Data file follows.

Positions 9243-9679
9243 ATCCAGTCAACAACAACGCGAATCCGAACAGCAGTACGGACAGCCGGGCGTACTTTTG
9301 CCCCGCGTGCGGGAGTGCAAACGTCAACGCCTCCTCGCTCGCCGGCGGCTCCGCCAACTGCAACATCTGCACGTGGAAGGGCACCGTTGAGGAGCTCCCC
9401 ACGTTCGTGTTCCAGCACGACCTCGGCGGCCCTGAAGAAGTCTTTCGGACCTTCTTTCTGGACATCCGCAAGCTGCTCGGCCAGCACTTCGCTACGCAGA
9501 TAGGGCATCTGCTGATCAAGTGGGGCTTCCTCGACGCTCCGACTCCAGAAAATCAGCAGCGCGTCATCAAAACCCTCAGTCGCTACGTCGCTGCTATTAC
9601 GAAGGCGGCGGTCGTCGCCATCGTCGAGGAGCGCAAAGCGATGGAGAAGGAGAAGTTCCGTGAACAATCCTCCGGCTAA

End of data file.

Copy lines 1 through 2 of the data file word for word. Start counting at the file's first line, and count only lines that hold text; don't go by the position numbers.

Positions 9243-9679
9243 ATCCAGTCAACAACAACGCGAATCCGAACAGCAGTACGGACAGCCGGGCGTACTTTTG